Nor save his children, nor behold them slain?
Fly! speed your course, regain the guardian town,
Ere darkness shroud you in a deeper frown;
The faithful walls your squadrons shall defend,
While my sad steps the sacred dome ascend,
To learn the cause, and ward the woes we fear:
Haste, haste, my sons! I guard the flying rear…

excerpt from: The Columbiad, Book III  by Joel Barlow

Inca Eclipse

Quito Rears Her Fanes…

Grupo Deseo: ECUADOR

The clime where Quito since hath rear’d her fanes,
And now no more her barbarous rites maintains.
He saw these vales in richer blooms array’d,
And tribes more numerous haunt the woodland shade…

Yet softer fires his daring views control,
And mixt emotions fill his changing soul.
Shall genius rare, that might the world improve,
Bend to the milder voice of careless love,
That bounds his glories, and forbids to part
From bowers that woo’d his fluctuating heart?
Or shall the toils imperial heroes claim
Fire his brave bosom with a patriot flame,Prisoners-of-Sun-inca-dream
Bid sceptres wait him on Peruvia’s shore,
And loved Oella meet his eyes no more?

Sudden his near approach the maid alarms;
He flew enraptured to her yielding arms,
And lost, dissolving in a softer flame,
His distant empire and the fire of fame.
At length, retiring thro the homeward field,
Their glowing souls to cooler converse yield;
O’er various scenes of blissful life they ran,
When thus the warrior to the maid began:
Long have we mark’d the inauspicious reignCapac round
That waits our sceptre in this rough domain;
A soil ungrateful and a wayward race,
Their game but scanty, and confined their space.
Where late my steps the southern war pursued,
The fertile plains grew boundless as I view’d;
More numerous nations trod the grassy wild,
And joyous nature more delightful smiled…

 

The Argument: Natives of America appear in vision.
Their manners and characters. Columbus demands the cause of the dissimilarity of men in different countries, Hesper replies, That the human body is composed of a due proportion of the elements suited to the place of its first formation; that these elements, differently proportioned, produce all the changes of health, sickness, growth and decay; and may likewise produce any other changes which occasion the diversity of men; that these elemental proportions are varied, not more by climate than temperature and other local circumstances; that the mind is likewise in a state of change, and will take its physical character from the body and from external objects: examples. Inquiry concerning the first peopling of America.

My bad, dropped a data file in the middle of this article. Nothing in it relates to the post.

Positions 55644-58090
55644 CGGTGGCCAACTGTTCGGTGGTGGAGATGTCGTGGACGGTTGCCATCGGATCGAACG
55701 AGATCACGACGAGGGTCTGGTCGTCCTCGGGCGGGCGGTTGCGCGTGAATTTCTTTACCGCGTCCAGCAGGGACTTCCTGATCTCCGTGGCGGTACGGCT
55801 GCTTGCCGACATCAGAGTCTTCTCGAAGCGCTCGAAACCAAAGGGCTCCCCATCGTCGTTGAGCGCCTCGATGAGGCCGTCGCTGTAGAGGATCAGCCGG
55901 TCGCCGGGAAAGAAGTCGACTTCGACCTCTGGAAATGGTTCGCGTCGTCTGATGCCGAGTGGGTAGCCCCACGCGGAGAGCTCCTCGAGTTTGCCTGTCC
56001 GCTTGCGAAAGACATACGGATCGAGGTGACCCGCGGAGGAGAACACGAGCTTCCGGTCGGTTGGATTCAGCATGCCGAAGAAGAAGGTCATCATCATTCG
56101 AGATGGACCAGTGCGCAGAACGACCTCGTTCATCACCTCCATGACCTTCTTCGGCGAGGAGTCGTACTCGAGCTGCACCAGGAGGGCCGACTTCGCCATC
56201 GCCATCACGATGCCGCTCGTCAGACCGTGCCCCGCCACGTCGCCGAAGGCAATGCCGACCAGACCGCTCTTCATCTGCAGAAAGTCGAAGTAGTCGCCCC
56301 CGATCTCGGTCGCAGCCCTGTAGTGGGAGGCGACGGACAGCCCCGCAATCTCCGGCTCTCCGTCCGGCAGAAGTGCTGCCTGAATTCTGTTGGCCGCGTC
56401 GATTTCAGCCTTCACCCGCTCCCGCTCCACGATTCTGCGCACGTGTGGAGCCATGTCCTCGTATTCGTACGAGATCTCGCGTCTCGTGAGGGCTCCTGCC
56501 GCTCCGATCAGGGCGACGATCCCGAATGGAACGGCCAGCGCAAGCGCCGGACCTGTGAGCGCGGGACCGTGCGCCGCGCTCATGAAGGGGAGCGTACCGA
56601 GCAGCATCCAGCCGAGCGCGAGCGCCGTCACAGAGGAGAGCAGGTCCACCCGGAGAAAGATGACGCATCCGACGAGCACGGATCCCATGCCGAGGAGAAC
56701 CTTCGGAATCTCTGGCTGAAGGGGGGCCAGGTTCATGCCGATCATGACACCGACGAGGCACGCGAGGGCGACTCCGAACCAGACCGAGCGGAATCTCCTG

excerpts from: The Columbiad, Book II  by Joel Barlow

Princesas

The Rival Seats of Rich Peru

Los hijos del sol: PERÚ

To yon dim rounds first elevate thy view;
See Quito’s plains o’erlook their proud Peru;
On whose huge base, like isles amid sky driven,
A vast protuberance props the cope of heaven;
Earth’s loftiest turrets there contend for height,
And all our Andes fill the bounded sight.
From south to north what long blue swells arise,
Built thro the clouds, and lost in ambient skies!
Approaching slow they heave expanding bounds,
The yielding concave bends sublimer rounds;
Whose wearied stars, high curving to the west,
Pause on the summits for a moment’s rest;
Recumbent there they renovate their force,
And roll rejoicing on their downward course.
Round each bluff base the sloping ravine bends;
Hills forms on hills, and croupe o’er croupe extends;
Ascending, whitening, how the crags are lost,
O’erhung with headcliffs of eternal frost!
Broad fields of ice give back the morning ray,
Like walls of suns, or heaven’s perennial day…

[from: The Columbiad, Book I , by Joel Barlow, published in 1807]

Now to yon southern cities turn thy view,
And mark the rival seats of rich Peru.
See Quito’s airy plains, exalted high,
Capac IncaWith loftier temples rise along the sky;
And elder Cusco’s shining roofs unfold,
Flame on the day, and shed their suns of gold…
Where the brave roll of Incas love to trace
The distant father of their realm and race,
Immortal Capac. He, in youthful pride,
With young Oella his illustrious bride,
Announced their birth divine; a race begun
From heaven, the children of their God the Sun…

[from: The Columbiad , Book II , by Joel Barlow]

Could but her sacred name, unknown so long,
Rise, like her labors, to the son of song,
To her, to them, I’d consecrate my lays,
And blow her pudding with the breath of praise.
If ’twas Oella, whom I sang before,
I here ascribe her one great virtue more.
Not through the rich Peruvian realms alone
The fame of Sol’s sweet daughter should be known,
But o’er the world’s wide climes should live secure,
Far as his rays extend, as long as they endure…

[from:The Hasty Pudding, by Joel Barlow, published in 1796]
inca princess